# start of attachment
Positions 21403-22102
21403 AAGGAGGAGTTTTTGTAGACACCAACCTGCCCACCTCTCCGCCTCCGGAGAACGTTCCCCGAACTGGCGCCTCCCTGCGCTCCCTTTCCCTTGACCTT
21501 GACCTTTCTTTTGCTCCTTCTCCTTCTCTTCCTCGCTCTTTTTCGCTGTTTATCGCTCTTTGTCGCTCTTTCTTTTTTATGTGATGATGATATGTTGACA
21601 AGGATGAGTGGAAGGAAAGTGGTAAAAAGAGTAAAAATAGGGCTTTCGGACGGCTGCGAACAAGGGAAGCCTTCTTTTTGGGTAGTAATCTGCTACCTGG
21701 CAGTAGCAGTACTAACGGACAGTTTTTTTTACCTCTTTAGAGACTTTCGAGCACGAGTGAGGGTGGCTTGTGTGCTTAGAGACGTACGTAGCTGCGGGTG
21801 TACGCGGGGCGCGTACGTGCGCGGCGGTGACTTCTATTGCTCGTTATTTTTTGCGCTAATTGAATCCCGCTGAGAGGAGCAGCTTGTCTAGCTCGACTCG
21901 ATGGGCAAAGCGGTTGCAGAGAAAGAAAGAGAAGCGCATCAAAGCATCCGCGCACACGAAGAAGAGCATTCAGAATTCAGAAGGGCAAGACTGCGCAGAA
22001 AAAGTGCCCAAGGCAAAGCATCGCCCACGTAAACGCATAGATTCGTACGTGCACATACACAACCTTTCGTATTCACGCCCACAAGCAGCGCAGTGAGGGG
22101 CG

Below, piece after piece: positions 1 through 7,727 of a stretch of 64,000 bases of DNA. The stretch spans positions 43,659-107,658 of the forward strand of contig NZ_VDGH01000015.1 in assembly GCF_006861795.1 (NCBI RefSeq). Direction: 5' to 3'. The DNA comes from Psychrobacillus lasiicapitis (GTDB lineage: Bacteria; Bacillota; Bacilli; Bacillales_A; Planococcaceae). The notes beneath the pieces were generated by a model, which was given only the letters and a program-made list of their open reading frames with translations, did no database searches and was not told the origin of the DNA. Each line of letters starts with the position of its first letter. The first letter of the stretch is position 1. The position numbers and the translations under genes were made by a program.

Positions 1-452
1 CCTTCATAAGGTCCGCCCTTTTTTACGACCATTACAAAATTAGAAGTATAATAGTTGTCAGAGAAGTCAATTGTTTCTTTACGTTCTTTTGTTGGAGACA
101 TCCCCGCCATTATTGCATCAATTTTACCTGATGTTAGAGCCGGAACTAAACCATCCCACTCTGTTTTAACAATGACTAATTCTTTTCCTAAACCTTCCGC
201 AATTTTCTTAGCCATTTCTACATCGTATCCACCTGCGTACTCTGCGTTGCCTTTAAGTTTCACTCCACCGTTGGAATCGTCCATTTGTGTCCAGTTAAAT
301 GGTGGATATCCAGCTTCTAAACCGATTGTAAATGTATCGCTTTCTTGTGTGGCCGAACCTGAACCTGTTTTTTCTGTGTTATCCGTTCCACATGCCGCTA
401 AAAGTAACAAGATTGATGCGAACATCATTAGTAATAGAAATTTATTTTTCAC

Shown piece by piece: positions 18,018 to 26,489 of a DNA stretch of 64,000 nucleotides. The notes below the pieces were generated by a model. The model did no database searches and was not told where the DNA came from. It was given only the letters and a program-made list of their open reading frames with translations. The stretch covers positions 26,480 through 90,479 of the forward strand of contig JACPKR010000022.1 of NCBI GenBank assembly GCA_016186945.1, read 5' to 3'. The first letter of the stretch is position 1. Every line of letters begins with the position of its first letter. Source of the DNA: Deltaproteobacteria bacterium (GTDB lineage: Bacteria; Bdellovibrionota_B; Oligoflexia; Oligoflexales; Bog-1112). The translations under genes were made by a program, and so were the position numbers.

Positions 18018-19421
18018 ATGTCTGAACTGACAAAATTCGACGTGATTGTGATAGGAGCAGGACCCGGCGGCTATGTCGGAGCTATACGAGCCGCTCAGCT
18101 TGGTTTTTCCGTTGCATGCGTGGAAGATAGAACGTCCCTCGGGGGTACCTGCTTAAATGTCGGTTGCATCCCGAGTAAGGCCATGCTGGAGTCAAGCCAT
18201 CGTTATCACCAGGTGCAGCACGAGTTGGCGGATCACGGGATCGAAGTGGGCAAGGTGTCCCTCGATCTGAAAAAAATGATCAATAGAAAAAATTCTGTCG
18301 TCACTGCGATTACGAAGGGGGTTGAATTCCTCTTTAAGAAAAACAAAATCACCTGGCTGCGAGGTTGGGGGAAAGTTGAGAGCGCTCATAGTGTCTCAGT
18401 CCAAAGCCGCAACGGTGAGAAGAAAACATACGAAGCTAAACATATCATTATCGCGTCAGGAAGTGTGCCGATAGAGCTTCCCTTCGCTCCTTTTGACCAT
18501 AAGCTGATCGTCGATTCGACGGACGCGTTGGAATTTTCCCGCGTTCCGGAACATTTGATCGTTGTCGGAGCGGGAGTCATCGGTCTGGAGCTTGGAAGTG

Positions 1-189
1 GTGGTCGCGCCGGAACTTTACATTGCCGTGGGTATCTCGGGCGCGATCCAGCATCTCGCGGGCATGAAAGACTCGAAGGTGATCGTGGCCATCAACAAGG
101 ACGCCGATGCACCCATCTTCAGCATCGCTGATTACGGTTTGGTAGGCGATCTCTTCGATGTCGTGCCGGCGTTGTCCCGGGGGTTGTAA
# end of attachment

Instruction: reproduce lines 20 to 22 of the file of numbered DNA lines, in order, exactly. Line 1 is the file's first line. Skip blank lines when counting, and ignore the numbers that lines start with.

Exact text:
18101 TGGTTTTTCCGTTGCATGCGTGGAAGATAGAACGTCCCTCGGGGGTACCTGCTTAAATGTCGGTTGCATCCCGAGTAAGGCCATGCTGGAGTCAAGCCAT
18201 CGTTATCACCAGGTGCAGCACGAGTTGGCGGATCACGGGATCGAAGTGGGCAAGGTGTCCCTCGATCTGAAAAAAATGATCAATAGAAAAAATTCTGTCG
18301 TCACTGCGATTACGAAGGGGGTTGAATTCCTCTTTAAGAAAAACAAAATCACCTGGCTGCGAGGTTGGGGGAAAGTTGAGAGCGCTCATAGTGTCTCAGT